The rollout of vaccination against COVID-19 and the gradual easing of pandemic-related restrictions should enable Slovakia's economic growth to rebound quickly in the second half of this year, bringing annual GDP growth to 4 percent, according to the winter 2021 economic forecast published by the European Commission (EC) on Thursday. The Slovak economy is forecast to reach its pre-pandemic output level by the end of 2021 and to grow by around 5.4 percent in 2022. Slovakia should thus record the highest GDP growth in the EU in 2022 along with Malta.
After the strong rebound seen in the third quarter of 2020, the second wave of the coronavirus pandemic is expected to have suppressed economic activity in Slovakia towards the end of 2020, resulting in a 5.9-percent contraction of GDP compared to 2019, states the EC in its forecast.
According to the EC, the deteriorating short-term outlook is mainly affecting domestic spending. Despite continued fiscal measures cushioning the fall in private incomes and employment, the closure of businesses and travel restrictions are depressing private consumption, particularly in the service sector. In addition, prolonged uncertainty is keeping precautionary savings of households high and discouraging investment spending. However, assuming that most of the containment measures will be lifted, a strong rebound in domestic demand is expected as of the second half of 2021.
In contrast to services, industry is proving to be more resilient, being largely shielded from domestic pandemic-related restrictions. This bodes well for Slovakia's industry-heavy export sector, which should also benefit from improved foreign demand. Due to a large share of imported intermediate inputs, strong exports should also sustain more rapid import growth despite initially weaker domestic spending.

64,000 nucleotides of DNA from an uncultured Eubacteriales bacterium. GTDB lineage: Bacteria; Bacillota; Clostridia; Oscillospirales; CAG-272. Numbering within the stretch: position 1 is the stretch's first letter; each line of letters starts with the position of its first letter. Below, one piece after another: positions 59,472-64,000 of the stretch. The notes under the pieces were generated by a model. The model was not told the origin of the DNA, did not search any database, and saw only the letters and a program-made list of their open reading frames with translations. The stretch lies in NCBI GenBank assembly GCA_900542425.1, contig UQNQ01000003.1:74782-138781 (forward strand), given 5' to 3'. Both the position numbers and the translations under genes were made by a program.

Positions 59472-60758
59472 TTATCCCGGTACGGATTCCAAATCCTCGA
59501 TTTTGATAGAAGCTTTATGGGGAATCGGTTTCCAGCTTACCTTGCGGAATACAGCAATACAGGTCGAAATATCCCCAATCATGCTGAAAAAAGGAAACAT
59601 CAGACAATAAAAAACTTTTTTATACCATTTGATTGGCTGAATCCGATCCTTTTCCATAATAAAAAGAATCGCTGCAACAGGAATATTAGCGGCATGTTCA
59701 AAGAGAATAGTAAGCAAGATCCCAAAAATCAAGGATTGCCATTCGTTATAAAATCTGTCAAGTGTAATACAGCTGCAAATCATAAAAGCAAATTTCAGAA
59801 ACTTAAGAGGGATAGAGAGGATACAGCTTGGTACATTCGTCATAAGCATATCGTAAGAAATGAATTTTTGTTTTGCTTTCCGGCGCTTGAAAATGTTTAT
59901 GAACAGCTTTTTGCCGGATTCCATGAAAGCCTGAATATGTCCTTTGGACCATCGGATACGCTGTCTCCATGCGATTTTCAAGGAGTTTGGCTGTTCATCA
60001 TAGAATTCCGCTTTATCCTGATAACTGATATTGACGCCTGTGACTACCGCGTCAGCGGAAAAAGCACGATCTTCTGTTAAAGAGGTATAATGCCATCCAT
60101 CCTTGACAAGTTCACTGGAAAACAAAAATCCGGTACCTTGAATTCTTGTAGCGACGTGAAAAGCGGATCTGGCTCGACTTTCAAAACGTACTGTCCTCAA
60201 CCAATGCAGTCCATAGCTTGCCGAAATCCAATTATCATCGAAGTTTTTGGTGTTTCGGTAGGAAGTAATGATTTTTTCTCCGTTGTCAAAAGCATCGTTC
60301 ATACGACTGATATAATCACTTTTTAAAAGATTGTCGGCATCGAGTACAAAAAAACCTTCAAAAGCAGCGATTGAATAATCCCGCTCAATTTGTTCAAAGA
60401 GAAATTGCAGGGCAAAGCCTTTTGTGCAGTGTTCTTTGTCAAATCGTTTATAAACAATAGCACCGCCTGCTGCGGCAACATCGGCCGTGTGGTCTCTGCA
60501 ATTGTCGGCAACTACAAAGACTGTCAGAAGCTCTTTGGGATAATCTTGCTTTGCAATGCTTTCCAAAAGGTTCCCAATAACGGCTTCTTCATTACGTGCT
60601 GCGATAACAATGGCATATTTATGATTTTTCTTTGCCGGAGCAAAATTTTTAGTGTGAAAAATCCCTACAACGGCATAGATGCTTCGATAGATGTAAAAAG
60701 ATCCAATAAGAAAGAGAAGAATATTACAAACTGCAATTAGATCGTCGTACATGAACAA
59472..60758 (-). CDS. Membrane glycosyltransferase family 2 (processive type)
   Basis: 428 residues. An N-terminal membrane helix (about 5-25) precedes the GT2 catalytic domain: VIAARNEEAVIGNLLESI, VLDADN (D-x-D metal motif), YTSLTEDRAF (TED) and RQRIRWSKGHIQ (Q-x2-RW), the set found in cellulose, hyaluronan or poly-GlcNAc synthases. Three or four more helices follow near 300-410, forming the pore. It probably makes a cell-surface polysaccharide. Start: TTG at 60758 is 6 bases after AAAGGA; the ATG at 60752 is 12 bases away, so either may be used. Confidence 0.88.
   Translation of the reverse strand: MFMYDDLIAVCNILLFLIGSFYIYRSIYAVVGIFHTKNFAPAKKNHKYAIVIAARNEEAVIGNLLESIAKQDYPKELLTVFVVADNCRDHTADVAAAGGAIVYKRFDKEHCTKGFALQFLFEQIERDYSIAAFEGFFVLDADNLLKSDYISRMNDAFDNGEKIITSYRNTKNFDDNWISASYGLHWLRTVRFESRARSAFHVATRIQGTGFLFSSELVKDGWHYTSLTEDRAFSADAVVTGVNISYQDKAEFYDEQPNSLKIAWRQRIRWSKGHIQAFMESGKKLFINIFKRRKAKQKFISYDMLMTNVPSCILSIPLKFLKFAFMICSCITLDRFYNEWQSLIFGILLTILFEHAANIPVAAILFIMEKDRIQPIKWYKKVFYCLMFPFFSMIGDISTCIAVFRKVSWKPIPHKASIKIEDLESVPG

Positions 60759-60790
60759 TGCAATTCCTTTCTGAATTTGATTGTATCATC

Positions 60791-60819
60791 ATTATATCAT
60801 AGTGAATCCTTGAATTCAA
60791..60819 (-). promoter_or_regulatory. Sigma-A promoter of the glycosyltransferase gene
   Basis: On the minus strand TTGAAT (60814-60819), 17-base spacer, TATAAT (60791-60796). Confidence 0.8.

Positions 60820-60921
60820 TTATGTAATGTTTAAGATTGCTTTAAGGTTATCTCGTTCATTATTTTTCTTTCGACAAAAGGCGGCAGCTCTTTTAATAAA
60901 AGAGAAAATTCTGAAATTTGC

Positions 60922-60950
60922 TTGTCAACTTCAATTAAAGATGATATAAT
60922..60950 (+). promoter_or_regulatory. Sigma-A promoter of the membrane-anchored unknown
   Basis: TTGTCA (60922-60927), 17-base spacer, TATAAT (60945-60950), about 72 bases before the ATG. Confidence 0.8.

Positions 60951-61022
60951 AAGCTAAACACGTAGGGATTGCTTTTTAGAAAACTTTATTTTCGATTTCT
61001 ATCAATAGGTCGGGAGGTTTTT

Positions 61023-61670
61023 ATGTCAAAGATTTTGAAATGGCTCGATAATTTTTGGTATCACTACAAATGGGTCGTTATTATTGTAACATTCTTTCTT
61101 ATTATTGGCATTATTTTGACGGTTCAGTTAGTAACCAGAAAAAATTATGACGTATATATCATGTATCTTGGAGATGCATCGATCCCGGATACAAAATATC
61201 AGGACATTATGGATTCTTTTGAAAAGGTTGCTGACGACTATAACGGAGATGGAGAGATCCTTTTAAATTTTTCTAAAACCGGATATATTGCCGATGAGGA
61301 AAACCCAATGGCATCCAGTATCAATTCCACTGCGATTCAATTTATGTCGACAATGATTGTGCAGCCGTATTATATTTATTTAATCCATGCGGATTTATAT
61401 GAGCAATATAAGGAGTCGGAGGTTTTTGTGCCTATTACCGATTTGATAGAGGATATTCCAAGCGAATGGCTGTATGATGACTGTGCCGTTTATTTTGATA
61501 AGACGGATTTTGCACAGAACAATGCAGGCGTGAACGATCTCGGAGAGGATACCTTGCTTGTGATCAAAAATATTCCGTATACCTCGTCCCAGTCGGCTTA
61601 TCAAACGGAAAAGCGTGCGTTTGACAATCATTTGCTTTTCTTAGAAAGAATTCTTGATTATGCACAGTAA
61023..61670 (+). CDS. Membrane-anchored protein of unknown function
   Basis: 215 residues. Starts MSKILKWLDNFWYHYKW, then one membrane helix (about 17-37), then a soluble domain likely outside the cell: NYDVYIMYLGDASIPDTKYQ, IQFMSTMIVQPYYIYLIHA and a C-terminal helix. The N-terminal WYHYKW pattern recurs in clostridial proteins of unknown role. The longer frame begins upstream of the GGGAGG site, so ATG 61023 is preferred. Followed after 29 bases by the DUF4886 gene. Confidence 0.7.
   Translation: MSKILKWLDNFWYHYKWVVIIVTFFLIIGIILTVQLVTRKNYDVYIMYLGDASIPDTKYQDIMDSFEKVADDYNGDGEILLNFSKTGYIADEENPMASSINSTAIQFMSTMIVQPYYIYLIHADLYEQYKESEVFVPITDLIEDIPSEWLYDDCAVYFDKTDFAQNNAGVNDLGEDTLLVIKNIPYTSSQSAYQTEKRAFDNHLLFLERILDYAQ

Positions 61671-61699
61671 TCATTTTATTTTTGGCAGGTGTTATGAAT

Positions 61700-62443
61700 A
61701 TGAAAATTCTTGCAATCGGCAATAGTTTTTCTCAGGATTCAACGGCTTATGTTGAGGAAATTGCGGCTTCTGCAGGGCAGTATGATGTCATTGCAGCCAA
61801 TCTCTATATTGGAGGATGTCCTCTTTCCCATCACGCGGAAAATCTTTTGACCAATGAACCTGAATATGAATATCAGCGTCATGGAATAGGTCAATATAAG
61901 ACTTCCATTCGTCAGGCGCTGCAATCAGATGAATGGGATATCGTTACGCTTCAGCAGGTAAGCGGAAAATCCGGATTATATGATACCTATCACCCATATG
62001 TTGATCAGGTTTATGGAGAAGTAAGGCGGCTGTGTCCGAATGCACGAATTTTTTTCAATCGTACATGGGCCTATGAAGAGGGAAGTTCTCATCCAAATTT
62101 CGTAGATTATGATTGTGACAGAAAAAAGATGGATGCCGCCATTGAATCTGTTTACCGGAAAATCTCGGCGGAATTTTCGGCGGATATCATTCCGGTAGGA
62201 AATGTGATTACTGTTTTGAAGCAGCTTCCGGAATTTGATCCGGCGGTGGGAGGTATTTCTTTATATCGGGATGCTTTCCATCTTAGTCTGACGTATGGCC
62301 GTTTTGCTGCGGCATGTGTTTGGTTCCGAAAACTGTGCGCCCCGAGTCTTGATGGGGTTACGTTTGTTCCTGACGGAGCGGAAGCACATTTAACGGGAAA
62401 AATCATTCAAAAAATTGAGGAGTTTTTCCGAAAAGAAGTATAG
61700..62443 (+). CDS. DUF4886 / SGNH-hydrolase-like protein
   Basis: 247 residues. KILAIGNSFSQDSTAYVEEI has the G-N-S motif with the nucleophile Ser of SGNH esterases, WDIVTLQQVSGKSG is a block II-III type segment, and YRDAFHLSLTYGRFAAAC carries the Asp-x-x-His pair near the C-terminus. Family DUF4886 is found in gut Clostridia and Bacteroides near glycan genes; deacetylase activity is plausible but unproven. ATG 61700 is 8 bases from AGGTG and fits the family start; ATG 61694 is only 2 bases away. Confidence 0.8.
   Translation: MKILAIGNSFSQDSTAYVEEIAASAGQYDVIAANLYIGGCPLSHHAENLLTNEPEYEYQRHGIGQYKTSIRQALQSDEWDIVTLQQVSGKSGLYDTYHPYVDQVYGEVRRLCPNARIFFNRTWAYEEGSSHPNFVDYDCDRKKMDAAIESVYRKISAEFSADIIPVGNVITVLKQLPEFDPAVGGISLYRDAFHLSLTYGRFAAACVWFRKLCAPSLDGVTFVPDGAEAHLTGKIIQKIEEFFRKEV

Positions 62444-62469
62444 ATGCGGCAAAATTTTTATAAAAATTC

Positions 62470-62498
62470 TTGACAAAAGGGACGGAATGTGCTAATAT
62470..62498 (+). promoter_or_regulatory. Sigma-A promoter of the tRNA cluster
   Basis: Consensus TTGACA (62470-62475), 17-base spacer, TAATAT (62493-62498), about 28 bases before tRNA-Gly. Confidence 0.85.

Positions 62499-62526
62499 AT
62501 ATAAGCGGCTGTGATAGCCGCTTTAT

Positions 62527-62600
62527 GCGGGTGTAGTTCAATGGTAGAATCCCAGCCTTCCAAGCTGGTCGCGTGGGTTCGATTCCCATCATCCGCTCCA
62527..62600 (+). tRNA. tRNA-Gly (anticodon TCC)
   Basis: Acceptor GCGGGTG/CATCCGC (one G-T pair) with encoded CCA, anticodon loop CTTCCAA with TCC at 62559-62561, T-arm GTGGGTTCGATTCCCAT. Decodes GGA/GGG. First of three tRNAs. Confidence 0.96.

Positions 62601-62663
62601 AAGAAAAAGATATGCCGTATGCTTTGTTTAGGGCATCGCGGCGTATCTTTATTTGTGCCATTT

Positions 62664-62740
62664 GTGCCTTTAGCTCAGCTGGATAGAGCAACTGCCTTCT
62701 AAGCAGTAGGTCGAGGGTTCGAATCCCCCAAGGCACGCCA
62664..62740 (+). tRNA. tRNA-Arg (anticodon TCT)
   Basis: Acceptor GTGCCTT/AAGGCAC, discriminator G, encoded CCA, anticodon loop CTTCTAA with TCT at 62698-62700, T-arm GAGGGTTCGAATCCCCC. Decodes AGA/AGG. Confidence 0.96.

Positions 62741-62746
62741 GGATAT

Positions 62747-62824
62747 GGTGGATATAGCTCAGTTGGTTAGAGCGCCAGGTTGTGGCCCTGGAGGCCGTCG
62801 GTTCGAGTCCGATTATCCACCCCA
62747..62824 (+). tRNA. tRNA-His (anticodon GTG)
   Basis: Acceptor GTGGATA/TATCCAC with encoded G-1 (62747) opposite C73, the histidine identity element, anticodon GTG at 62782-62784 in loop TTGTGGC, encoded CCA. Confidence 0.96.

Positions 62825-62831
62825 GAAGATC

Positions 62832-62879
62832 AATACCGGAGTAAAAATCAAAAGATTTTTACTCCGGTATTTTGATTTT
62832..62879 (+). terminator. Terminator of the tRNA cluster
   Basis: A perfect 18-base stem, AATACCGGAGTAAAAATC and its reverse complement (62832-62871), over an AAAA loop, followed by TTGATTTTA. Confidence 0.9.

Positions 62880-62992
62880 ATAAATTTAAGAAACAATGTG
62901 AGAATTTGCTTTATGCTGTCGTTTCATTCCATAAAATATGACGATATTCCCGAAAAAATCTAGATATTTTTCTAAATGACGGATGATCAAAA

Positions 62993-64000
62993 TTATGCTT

On balance, net exports are forecast to contribute positively to GDP growth over the forecast period of 2021-22.
The EC expects inflation to slow dramatically at the beginning of 2021 due to a drop in regulated energy prices. The deteriorating short-term outlook will act as an additional deflationary force via weaker domestic demand, resulting in an annual inflation rate of 0.5 percent in 2021.
However, the more dynamic rebound in the second half of 2021 is forecast to set off rising price pressures, mainly in the domestic service sector, leading to gradually increasing inflation rates, before the figure stabilises at around 1.6 percent in 2022.
The EC pointed to the fact that future spending related to the Recovery and Resilience Facility is not included in this forecast and that it constitutes an inflationary risk.